Water comprises 71 percent of our planet; 97 percent of this water is oceanic. Each year, the oceans, which are home to an estimated 1.6 different species of marine life, are inundated with 14 million tons of plastic. This plastic contributes to global warming, pollution, and marine life endangerment. Activist, artist, and Georgia State Regents’ Professor Pam Longobardi has dedicated her research and practice to eliminating this deadly waste. For almost two decades, she has trekked sandy shores and embarked on journeys across the sea to collect plastic waste and recruit others for the effort. Ocean Gleaning documents these years of environmental work, art, and collaboration around the globe.
Released by Fall Line Press, “Ocean Gleaning proposes a collaboration between art, science, activism and like-minded groups that begins with the assumption that the ocean is a conscious entity that, in many different ways, from rising levels and temperatures to declining fish stocks to coral bleaching and finally to the deformed material plastic objects that float the world round, is attempting to communicate its declining state of being.” The beautifully-bound, hardcover book includes essays by curators and scientists and features documentation photography by photo faculty Jill Frank. Longobardi’s favorite section of the publication is a log of discarded items people have found while cleaning beaches with her and how they reflected on their objects. Many students and faculty who have worked under Longobardi’s direction are included and that mentorship has been fulfilling to her.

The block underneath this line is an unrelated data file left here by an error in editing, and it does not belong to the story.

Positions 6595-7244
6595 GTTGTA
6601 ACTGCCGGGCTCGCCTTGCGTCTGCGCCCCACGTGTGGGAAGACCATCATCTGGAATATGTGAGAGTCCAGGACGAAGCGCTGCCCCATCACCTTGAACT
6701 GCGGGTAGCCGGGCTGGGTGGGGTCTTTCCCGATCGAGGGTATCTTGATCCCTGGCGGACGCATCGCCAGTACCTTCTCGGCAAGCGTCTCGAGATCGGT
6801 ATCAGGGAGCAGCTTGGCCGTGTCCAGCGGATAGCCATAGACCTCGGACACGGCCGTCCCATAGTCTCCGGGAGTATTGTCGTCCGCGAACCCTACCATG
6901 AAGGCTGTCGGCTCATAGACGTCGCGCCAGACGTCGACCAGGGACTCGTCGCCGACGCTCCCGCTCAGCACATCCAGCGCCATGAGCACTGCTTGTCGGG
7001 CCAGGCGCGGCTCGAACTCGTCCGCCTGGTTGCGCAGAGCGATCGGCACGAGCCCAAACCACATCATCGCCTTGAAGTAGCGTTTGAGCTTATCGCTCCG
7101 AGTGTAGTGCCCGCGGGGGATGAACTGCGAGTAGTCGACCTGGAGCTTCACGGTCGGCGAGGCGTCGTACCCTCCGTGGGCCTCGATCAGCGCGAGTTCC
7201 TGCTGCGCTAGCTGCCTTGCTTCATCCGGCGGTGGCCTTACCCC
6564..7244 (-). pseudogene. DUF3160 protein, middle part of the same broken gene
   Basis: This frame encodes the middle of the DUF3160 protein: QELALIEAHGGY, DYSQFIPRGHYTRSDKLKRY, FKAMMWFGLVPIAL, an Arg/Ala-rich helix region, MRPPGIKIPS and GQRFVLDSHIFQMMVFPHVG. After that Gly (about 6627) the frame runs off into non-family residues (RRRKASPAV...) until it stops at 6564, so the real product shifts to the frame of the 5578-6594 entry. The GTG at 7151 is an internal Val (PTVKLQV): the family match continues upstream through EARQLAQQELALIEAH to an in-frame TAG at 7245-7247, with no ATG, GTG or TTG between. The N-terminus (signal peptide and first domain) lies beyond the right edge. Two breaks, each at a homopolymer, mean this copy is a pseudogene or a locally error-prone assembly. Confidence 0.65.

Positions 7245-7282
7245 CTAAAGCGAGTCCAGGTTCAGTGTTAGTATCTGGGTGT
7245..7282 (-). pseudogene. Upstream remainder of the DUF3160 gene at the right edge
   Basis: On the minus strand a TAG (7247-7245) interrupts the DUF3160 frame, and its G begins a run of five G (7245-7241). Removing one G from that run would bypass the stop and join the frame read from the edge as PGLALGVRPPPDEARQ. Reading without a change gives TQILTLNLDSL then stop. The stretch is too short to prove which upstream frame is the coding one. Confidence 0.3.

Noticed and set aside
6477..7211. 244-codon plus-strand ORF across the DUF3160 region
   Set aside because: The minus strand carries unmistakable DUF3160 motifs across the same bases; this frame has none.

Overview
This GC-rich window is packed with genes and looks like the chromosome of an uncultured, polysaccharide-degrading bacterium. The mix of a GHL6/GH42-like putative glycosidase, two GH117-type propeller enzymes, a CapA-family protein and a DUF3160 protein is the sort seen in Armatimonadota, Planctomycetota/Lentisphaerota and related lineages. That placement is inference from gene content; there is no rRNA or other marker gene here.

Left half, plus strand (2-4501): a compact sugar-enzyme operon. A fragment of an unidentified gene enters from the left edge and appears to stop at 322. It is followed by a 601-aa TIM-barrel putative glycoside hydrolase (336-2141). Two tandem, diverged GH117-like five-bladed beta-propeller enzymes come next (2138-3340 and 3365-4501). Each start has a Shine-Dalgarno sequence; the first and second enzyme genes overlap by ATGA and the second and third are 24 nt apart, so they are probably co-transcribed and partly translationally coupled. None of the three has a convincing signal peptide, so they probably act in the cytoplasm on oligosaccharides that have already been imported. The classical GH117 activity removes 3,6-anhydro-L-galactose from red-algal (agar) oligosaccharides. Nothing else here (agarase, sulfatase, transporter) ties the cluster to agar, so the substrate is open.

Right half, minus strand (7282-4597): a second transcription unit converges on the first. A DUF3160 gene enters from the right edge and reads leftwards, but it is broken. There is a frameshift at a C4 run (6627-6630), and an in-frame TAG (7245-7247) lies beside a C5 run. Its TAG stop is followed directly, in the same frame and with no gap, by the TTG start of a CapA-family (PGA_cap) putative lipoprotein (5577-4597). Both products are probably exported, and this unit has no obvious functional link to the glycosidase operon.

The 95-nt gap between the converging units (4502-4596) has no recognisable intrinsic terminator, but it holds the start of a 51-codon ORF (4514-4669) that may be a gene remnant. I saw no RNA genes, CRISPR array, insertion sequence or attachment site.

Ocean Gleaning was published in conjunction with a solo exhibition of Longobardi’s work at the Baker Museum in Naples, Florida, which incorporates plastic particles of all sizes into mounted pieces, sculptures, and full-room installations as colorful as the ecosystems they destroy. This exhibition and book is a continuation and culmination of her work with the Drifter’s Project which “provides a visual statement about the engine of global consumption and the vast amounts of plastic objects impacting the world’s most remote places and its creatures.”
About Pam Logobardi
Pam Longobardi’s parents, an ocean lifeguard and the Delaware state diving champion, connected her from an early age to the water. She moved to Atlanta in 1970 and saw her neighborhood pond drained to build the high school she attended. Since then, she lived for varying time periods in Wyoming, Montana, California, and Tennessee, and worked as a firefighter and tree planter, a scientific illustrator and an aerial mapmaker, a collaborative printer and a color mixer. Her artwork involves painting, photography and installation to address the psychological relationship of humans to the natural world. She has exhibited across the US and in Greece, Monaco, Germany, Finland, Slovakia, China, Japan, Italy, Spain, Belgium, Costa Rica and Poland. She currently lives and works in Atlanta as Regents’ Professor and Distinguished Professor of Art at Georgia State University and drifts with the ongoing Drifters Project, following the world ocean currents.
More information about The Drifters Project can be found at driftersproject.net and Ocean Gleaning is available for purchase at falllinepress.com